I think when I was very young and first getting into comics, I didn’t know what Jack Kirby was about. Moving from the plain vanilla of Superman and Batman and into the depths of things like the 4th World of Jack Kirby, was if nothing else eye-opening. The stories seemed to suddenly go psychedelic in a way I didn’t understand, but also in a way I have found lingered a lot longer in my mind then most other comics.
Kirby’s drawing was so unique, so squared off and full of movement, that it seemed so different to me from other artists I encountered. I don’t think I immediately took to it, but slowly it came to be the peak of comic art to me – and in many ways that is still true.
And the stories in the 4th world always seemed so wildly full of action, they were feverish in their pace, and also in the kinds of characters that would appear and inhabit them. The images surrounding the action and characters were an all encompassing dreamscape all told in the language of Kirby.
And most of all Kirby’s characters delighted me and still do. The characters I remember most fondly are not the bottled patriots like Captain America, or prototypical Fantastic Four characters, but the totally bizarre seemingly spontaneous creations of the 4th World and other lesser known works.
Characters like Granny Goodness, a truly scary reversed grandmother, who fashions murderers through brainwashing and a bizarre reverse childcare. Or Gorgeous Godfrey, a propagandist who spreads ‘Anti-Life’ and is obviously (even to 10 year old me) a play on Billy Graham like televangelists.
And there are many more characters he created, from Mister Miracle to Fin Fang Foom, that are just different enough, subversive enough, and weird enough to have disrupted my reading of comics and my world in the best of ways. Most of these characters skirted the well-known binaries of good and evil, as well as did more than just visualize emotions. They are phantasms of a conscious mind exploring possibilities of every possible existence.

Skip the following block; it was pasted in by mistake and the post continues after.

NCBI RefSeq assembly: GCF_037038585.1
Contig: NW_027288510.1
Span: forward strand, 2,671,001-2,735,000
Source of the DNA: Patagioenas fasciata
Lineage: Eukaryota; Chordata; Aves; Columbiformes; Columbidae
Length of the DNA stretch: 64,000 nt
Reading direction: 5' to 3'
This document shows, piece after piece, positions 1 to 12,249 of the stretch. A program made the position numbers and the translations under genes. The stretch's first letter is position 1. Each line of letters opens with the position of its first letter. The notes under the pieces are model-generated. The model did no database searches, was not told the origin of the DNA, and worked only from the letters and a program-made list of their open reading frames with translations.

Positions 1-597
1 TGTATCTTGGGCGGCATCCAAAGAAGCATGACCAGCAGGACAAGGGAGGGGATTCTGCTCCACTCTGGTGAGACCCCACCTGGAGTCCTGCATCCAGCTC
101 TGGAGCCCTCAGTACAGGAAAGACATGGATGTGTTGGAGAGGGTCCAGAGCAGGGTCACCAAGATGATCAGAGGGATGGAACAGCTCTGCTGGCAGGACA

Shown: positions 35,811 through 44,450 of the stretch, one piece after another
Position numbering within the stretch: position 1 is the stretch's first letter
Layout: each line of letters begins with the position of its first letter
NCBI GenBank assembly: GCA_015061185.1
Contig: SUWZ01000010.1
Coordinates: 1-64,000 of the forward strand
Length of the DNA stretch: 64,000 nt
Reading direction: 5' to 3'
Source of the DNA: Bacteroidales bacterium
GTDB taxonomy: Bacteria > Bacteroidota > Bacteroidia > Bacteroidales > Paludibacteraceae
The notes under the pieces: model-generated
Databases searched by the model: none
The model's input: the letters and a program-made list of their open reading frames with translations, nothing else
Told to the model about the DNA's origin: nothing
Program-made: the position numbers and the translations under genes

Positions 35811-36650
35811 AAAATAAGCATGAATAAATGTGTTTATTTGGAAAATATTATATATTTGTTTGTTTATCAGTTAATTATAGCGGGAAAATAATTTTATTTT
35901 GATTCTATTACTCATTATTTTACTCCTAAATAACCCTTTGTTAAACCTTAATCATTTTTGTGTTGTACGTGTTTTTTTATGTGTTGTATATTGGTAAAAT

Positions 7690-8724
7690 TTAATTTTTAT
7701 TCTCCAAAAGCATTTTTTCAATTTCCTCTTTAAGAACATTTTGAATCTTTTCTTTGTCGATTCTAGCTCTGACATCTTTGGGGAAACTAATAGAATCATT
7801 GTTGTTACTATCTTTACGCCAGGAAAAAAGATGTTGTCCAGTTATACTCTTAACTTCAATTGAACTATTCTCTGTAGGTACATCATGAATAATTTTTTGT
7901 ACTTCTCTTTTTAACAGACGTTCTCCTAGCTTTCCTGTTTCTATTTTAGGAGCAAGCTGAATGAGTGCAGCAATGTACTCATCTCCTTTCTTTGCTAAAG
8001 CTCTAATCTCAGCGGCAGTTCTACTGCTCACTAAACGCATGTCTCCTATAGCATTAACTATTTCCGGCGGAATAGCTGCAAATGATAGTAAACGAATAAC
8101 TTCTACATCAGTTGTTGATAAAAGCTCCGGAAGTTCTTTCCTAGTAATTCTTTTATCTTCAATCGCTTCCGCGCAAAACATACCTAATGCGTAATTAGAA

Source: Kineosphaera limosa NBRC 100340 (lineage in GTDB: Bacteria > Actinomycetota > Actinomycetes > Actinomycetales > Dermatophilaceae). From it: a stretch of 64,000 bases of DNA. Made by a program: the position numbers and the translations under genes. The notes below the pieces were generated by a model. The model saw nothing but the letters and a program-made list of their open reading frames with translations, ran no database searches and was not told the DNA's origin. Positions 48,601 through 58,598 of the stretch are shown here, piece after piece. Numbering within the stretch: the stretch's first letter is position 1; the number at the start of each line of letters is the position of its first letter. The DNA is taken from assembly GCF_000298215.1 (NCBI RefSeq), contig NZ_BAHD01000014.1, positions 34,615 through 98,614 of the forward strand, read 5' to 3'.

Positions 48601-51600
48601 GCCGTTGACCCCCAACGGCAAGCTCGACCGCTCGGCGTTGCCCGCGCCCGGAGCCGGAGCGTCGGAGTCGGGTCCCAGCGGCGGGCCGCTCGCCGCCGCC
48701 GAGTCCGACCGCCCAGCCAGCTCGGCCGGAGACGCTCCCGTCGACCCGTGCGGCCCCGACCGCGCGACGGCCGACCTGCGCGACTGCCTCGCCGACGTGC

It’s fairly ridiculous to say that perhaps the most famous of all comic artists is also the first artist who introduced me to the possibilities of a wider and more subversive view of the world. But for the 10 year old mind that encountered his work, and the 10 year old world I inhabited, I think it was quite definitely true.
What most intrigues me now is the disruption I remember having with Kirby’s 4th World. This work was just so weird that it forced my mind to stretch, change and grow. It moved me from a kid’s world to something larger. I don’t look back at it now and think of it as being wildly subversive, but sometimes a cracked open door, with a little light peeking out is just enough to help open everything in one’s mind.
This idea of disruption has become very important to me of late. It’s about breaking apart a sense of complacency, satisfaction, and security in a particular place or state of mind in order to move to a higher or more expanded reference point/way of thinking. I don’t want to be stuck thinking one way, lacking curiosity, believing the world to be best understood in one way or the other. I want what I felt happened to comics when I encountered Kirby’s 4th World.
That is the blowing up of the regular and routine for an endless stretch of possibility and experiment.